IT’S only 21 months since the 2020 Olympic welterweight bronze medal was placed around Aidan Walsh’s neck in Tokyo and it’s already looking the worse for wear but that’s exactly how he likes it. “The colour has already worn away in places because that many have held it,” he laughs. “It’s got a dent in it too because people have dropped it but, for me, I try and let as many people as possible touch it. “I wouldn’t want it to be sitting on a shelf in my house and no one seeing it. I want to let people feel it, especially kids and people in sport, not just in boxing. “To me, if they feel it they’ll go home and think ‘I can achieve that. I know him from down the street or from my club’.
An Olympic medal shows you that anything’s possible, not just in sport but in business and life.” Walsh is particularly evangelical about the power of an Olympic medal because he was once that wide-eyed kid, begging to hold one and feeling the weight of its inspiration on his pre-teen shoulders. Not only does he live in the city which has, remarkably, produced 10 of Ireland’s 18 Olympic boxing medals to date, but he boxes in a renowned club in Belfast’s New Lodge that won four of them. He first got to hold one when he got unique access to the first of Paddy Barnes’ bronze brace, at the light flyweight star’s triumphant homecoming from the 2008 Beijing Olympics. “I was around 10 at the time. There was thousands of people around Paddy’s house, just incredible but because we knew him and the family from our club they let us into the house and we were able to see him and the medal. “The same thing happened when Paddy and Michael (Conlan, from St John Bosco BC) came back with their medals from the London Olympics (2012). Because you knew them from the club you were able to get to see them – and they knew who you were!”
Holy Family BC has produced Olympians like Gerry Hamill, Hugh Russell, Sam Storey, Paul Douglas, Paddy Barnes, Ryan Burnett and himself and his sister Michaela and its legendary coach Gerry Storey coached at three Olympic Games. “When we walked into the Holy Family gym as kids all the photos of the club’s Olympians were up on the wall. The most relevant ones to me immediately were Paddy Barnes and Ryan Burnett, who became a Youth Olympic champion. “From a young age I was seeing Paddy and Ryan, training with them. To be able to see them in the flesh, to see how hard they trained and to see their medals and the rewards they were getting internationally, that gave me the bug to kick on, to want to become an Olympian like them.” Even some memorabilia that 2010 Youth Olympic champion Burnett brought back proved inspirational. “A Team Ireland top, that I’ve still got it to this day! He brought me a green one, a pink one for Michaela and a navy one for my dad. For me to wear that was like this badge of honour, like Ryan Burnett, the Youth Olympic champion, got this for me! “Ryan was only about five or six years older than me. For me, to be sparring Ryan and sparring Paddy, that brought me on so much. “When I started coming through Paddy was really in his prime. Seeing his Olympic success and medals, I think that did wonders for myself and Michaela.”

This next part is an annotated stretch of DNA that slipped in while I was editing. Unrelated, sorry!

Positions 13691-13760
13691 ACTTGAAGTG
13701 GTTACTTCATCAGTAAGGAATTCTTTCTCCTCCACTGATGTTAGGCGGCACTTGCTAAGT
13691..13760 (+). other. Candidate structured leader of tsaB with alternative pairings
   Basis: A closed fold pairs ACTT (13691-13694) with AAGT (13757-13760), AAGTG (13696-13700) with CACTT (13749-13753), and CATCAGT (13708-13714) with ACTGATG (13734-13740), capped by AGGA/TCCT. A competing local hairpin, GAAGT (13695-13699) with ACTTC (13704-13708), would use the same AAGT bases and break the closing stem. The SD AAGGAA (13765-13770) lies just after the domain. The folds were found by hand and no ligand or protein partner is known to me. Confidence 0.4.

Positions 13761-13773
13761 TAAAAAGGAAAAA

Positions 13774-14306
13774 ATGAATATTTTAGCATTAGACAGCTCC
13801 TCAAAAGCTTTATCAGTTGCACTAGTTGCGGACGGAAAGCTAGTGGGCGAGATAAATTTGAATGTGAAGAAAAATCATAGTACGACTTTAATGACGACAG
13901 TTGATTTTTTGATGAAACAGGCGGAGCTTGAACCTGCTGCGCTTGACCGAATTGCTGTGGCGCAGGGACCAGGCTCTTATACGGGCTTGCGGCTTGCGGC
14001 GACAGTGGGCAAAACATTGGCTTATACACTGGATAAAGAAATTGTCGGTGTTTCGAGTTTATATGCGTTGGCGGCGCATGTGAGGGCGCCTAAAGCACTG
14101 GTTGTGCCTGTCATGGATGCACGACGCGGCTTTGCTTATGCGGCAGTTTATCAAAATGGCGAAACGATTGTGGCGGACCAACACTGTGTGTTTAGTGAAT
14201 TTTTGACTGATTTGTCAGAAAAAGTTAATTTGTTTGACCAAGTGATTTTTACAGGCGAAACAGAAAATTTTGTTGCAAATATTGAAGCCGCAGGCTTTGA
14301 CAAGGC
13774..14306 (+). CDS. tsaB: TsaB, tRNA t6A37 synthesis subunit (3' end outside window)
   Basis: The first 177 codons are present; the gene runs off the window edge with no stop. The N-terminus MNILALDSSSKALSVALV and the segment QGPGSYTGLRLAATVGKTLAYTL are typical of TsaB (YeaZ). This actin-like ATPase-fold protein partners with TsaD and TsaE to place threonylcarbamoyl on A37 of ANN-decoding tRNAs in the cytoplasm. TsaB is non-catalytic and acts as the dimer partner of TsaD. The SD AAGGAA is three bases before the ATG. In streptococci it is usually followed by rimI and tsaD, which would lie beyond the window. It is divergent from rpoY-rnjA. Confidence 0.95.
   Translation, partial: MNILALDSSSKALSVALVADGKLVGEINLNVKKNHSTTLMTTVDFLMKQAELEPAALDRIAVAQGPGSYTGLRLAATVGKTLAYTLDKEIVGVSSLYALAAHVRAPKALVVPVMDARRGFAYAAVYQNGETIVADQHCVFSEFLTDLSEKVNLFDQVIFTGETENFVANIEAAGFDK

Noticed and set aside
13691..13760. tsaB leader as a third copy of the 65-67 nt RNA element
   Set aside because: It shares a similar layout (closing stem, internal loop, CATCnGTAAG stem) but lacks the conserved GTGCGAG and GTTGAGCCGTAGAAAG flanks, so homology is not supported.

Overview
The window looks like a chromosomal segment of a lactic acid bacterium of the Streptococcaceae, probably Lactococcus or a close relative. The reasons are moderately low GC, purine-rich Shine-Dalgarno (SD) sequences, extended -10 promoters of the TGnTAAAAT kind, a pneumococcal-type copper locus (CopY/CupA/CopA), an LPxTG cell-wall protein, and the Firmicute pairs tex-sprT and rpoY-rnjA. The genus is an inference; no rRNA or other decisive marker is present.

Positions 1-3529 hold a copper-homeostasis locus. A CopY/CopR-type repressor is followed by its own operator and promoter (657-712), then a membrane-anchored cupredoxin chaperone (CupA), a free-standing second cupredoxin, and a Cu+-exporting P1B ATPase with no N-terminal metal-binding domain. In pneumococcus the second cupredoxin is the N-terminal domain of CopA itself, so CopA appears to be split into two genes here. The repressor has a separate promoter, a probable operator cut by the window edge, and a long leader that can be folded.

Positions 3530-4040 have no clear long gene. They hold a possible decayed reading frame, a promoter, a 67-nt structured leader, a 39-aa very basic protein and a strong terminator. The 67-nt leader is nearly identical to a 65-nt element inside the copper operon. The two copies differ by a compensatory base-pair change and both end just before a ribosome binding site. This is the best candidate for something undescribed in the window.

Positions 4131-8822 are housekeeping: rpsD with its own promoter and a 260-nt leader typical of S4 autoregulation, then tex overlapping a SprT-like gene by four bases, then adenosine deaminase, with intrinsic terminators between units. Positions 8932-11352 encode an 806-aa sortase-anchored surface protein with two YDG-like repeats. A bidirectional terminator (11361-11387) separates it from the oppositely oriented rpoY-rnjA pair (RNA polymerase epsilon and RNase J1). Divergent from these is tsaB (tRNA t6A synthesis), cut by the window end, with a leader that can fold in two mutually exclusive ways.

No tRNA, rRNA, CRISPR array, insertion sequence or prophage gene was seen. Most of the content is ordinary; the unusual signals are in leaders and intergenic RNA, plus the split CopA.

Hugh Russell, who won flyweight bronze in Moscow in 1980, was at Walsh’s own homecoming and not just in his professional capacity as a successful news photographer. “He was there taking photos but someone took a cracking photo of myself, Michaela and Hugh, with me showing him my medal. Hugh’s also given me so much advice over the years. “Before I went to Tokyo he said ‘Aidan, don’t be worrying about the next fight because in the Olympics every fight could be your last so just give it everything.’ That was great advice.”
So what is it about Belfast that has created such a decorated Olympic boxing history that crosses so many clubs and eras, starting with John McNally’s bantamweight silver in Helsinki in 1952? Walsh reckons it’s because “it’s such a small place and you’re constantly around other boxers. In my local area , within a few mile’s radius, there’s maybe 10 boxing clubs. “Most of them kids would see me or Paddy or Michael Conlan or Hugh Russell walking down the street or sparring in their boxing club. When you see things like that it’s not alien to you. “Paddy’s from Cliftonville, Ryan Burnett’s from the Antrim Road, Michael Conlan’s from the Falls Road and I’m from the Andersonstown Road, all within a few miles of each other. “There’s so much talent in Belfast boxing that just getting out of Ulster is a tough start but I think that really stands to us.” And just how tiny Belfast is was brought home to him when he walked into a random coffee spot a few months after the Tokyo Olympics. “Hugh Russell was sitting there. He laughed and said ‘how often would you see two Olympic bronze medallists in the one coffee shop?’
Now Walsh is part of its enduring boxing heritage, another real-life Olympic hero, inspiring the city’s next generation to follow their dreams, inside and outside the ring.
Watch Aidan’s video here